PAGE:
The information under two photos in this story originally erroneously said that changes that orchardists required by the Food Safety Modernization Act. Those regulations have not yet been determined. Orchardists are making the changes because packing houses are requiring them to adhere to new Walmart standards in preparation of the act. The error has been corrected in this version.
WENATCHEE — New signs at Vince Bland’s 45-acre orchard in Dryden tell visitors to please sign in at the “office.” He doesn’t actually have an office, but his house will serve as one.
In recent weeks, Bland has put up other signs that tell workers to wash their hands after using the bathroom, or warn passers-by not to trespass. Others show the way to a new emergency shower, and new eye-wash stations.
Clipboards are now stationed at strategic locations, so Bland can document just about every step of his day: when he uses his tractors, or washes them, or changes the oil, when he cleans his outhouses, and how he handles his pesticides.
Bland is one of about 470 orchardists in Washington attempting to comply with the new Food Safety Modernization Act this summer. He’ll go through an audit during harvest to show retailers that his food is grown safely.
Eventually, everyone who grows fruit or vegetables sold by commercial retailers will have to comply with the law, passed by Congress last December. It is a sweeping attempt to prevent foodborne illnesses such as E. coli, salmonella or listeria instead of just responding to outbreaks. Soon, the Federal Drug Administration will establish standards for producing and harvesting fruits and vegetables to prevent serious illnesses.
“Your first impression is, ‘What else? We’ve got to do this, this and this?” Bland said of the new law.
He said early meetings about the new law left some growers hot, especially over things that seem to make no sense for food grown on trees — like keeping animals out of the orchard to prevent fecal contamination. “Your first reaction is panic. That means we’ve got to fence everything” to keep elk, coyotes and even his own dogs out, he said.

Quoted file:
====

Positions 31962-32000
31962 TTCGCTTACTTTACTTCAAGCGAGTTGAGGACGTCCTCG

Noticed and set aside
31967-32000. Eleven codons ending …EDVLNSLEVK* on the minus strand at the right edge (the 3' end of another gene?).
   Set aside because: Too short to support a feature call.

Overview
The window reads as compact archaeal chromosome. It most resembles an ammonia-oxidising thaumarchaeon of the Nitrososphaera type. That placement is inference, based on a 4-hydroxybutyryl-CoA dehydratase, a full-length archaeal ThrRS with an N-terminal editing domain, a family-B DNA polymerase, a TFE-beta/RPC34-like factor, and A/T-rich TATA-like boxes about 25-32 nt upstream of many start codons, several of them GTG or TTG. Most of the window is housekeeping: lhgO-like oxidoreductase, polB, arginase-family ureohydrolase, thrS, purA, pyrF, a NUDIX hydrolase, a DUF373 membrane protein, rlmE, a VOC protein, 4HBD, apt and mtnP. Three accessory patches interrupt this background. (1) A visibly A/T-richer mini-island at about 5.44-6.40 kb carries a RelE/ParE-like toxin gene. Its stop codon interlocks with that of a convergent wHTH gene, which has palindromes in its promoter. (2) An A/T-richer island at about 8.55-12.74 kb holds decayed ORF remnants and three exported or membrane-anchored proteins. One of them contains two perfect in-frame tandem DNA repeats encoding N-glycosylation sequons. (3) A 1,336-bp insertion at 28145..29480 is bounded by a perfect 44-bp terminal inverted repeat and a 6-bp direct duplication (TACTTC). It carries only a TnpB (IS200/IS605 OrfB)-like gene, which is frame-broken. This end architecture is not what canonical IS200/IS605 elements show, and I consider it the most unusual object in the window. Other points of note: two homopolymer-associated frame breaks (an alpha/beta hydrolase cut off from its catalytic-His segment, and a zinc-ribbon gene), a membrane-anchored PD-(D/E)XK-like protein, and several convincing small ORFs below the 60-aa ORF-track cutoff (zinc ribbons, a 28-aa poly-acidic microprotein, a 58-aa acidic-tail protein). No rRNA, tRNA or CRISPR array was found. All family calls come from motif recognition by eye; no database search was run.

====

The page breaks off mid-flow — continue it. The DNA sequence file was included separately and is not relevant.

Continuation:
“I think a lot of that got blown out of proportion,” Bland said. “We’ve always had dogs working here, and they’re part of it. They hunt mice. They’re kind of your working buddy,” he said.
After adhering to everything else, he’s hoping that letting his dogs roam his orchard won’t be a big issue.
The new law will mean a lot of time, and particularly record keeping, for fruit packing houses, said Bruce Grim, executive director of the Washington State Horticultural Association.
But if it prevents an outbreak in the tree fruit industry, it could also stave off a food scare that convinces some consumers not to buy certain products for years. Grim said many local packing houses are recommending or requiring new food safety standards ahead of time, for a couple of reasons.
He said Walmart announced it will only buy fruits and vegetables that go through a food safety audit, beginning July 31, 2012, and he thinks other retailers will soon follow suit.
In addition, he said, the industry hopes to head off requirements that may be important for row crops, but don’t make sense for fruit production by implementing their own food safety standards now. “Our view is, let’s get out ahead of the curve and create our own program,” he said. “The fear is, if we don’t do anything, regulators are prone to a one-size-fits-all approach. They’ll make everyone do what the leafy greens — or the highest-risk grower — is required to do.”
Grim said growers who’ve signed up are adhering to one of the voluntary food safety programs that are already in place, and have agreed to an audit this harvest season. “In many instances, we were aware and adhering to these already, but we weren’t keeping records,” he said.
And some of the standards — like keeping birds and mammals out of the orchard — may make sense for ground crops, but not food grown on trees. “Adhering to some of those are virtually impossible. But it will raise the level of recognition that food safety is important,” he said.
Grim said consumers should expect to pay more for assurances that their food is safe. But growers say they expect to foot the bill. Ray Schmitten, who owns orchards between Wenatchee and Dryden, said he’s already spent close to $20,000 to bring his 175 acres into compliance — not including his own time — and he doubts he’ll ever recover the cost. He said three major warehouses where he brings his fruit — Stemilt, McDougall and Blue Star — all are making the change.
But, he said, “They’ve been very forward-acting on this, and helpful. They want us to succeed.” Still, Schmitten said, the biggest benefit seems to be consumer confidence, and not food safety. “It’s more of a marketing exercise than it is a safety exercise,” he said.
Both Schmitten and Bland said they worry most for the small, part-time orchardists, because it adds so much extra work. “This can just flat kill the small grower,” Bland said.
K.C. Mehaffey: 997-2512